New starters for the CB450 haven’t been available for some time, and while used starters are — typically for around $50- $90 — it’s possible you’ll end up buying the same problems you already own. That makes rebuilding your starter a good option, and fortunately, kits like the one we got from Honda specialists Common Motor Collective are readily available. The $65 kit we purchased is very comprehensive, with all new wear and service parts including a new drive-end bearing and seal, a new brush plate assembly with brushes, starter housing O-rings and gaskets, planetary gear bushings, the armature support plate bushing, the rear cover bushing, and new fiber gaskets and replacement nuts for the starter battery cable post.

How To

Save for the hassle of having to remove the left side cover, which also houses the alternator, removing the starter on the CB450 is relatively easy. The side cover must be removed, as it’s otherwise not possible to re-engage the starter drive chain once the starter has been removed, as the photos will make clear. First, however, you have to remove the shift lever, followed by the drive chain sprocket cover. Make sure to have a new side cover gasket on hand, typically around $12-$15. Once the starter has been removed, make sure the armature and field coils are good before going any further. You can research how to confirm all of this for yourself using a simple multimeter, but we took both pieces to our local automotive electrical shop, where a quick test confirmed that 1) the armature was running true and the windings weren’t broken or damaged; 2) the commutator end was in good condition with even resistance, needing only a light sanding to clean up the contact face; and 3) the starter field coils were good. If it hadn’t passed these tests, we would have had to look for a used starter and start over.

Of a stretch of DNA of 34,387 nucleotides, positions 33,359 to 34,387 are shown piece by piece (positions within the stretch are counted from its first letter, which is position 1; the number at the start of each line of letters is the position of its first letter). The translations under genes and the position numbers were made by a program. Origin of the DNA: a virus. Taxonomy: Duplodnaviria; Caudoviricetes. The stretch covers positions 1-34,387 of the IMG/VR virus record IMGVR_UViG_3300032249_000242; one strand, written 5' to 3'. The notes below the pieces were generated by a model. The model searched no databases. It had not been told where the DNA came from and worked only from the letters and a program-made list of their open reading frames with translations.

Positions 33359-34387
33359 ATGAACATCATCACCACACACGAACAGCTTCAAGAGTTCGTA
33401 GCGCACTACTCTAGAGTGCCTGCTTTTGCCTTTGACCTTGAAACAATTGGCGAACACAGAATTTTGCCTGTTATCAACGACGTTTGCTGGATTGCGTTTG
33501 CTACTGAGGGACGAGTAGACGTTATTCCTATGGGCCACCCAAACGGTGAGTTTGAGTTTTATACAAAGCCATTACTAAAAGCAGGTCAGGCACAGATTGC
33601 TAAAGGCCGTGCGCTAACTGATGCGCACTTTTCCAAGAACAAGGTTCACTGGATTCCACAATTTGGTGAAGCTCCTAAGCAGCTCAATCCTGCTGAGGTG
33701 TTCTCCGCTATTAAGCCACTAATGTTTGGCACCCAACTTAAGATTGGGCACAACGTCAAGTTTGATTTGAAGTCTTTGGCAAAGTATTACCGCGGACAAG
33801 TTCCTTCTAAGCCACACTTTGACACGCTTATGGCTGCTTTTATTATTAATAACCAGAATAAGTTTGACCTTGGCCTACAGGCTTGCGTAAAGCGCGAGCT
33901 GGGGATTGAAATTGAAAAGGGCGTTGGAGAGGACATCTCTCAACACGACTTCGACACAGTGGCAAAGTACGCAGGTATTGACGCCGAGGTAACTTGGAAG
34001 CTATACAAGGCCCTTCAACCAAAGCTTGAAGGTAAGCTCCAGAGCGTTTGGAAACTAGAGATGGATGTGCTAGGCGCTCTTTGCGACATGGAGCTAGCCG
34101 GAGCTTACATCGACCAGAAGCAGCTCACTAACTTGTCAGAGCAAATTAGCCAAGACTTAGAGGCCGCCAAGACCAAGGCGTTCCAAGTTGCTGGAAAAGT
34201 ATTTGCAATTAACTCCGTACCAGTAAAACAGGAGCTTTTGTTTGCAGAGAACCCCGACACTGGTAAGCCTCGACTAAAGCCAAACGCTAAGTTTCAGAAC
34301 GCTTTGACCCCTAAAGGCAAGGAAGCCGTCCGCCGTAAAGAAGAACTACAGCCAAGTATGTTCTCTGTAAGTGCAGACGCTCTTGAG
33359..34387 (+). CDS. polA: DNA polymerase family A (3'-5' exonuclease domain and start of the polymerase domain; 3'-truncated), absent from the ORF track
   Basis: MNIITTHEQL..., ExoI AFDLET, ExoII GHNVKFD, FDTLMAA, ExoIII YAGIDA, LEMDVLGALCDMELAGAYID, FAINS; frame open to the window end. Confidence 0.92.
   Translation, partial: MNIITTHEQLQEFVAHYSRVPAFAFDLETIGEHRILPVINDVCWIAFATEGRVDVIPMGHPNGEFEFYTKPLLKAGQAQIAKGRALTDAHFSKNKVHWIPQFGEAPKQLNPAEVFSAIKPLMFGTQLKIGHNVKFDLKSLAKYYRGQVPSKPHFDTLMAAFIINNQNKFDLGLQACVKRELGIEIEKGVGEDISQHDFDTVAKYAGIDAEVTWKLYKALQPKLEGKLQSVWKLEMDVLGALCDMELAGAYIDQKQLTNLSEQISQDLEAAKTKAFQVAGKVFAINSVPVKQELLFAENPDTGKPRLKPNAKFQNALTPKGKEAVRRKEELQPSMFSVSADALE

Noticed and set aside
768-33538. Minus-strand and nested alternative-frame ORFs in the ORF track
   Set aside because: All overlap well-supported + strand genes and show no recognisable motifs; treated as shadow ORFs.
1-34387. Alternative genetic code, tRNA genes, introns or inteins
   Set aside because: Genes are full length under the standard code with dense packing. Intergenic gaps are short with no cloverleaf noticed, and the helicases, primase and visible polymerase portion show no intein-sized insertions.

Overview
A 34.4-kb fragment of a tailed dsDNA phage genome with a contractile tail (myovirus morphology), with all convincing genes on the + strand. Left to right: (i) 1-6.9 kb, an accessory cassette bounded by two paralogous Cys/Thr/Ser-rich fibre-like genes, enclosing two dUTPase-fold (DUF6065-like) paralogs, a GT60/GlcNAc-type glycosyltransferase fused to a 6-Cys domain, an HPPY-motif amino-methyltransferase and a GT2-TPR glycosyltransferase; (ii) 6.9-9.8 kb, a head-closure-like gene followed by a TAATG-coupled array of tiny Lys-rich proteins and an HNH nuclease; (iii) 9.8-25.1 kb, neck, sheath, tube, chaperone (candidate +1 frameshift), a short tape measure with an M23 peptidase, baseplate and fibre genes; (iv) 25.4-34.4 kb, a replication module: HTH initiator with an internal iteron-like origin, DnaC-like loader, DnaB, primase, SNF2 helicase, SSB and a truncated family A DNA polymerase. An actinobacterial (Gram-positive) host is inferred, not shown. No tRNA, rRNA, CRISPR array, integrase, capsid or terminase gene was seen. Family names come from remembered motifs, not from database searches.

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Getting all parts clean before reassembly is paramount. Brake and electric parts cleaner works best here; just remember it’s nasty stuff, so wear gloves and work in a well-ventilated area. Although not technically complicated, this can be a challenging project as it involves a fair amount of detail. Although the photos don’t show it very well, note that the brush plate keys to the starter body for proper alignment.

We suggest giving yourself a full morning or afternoon so you don’t rush the job; give yourself time to work slowly and carefully. If you can do that, you shouldn’t have any problems, and you might even find it a fun challenge. This project doesn’t require any special tools, although we strongly suggest having the proper JIS “Phillips” drivers and an impact driver for removing the necessary fasteners, especially the neutral switch, which also secures the alternator wiring. A small bench-top tool press comes in very handy, but you can get away without it; you just won’t have as much control when it comes time to press in new bushings and such.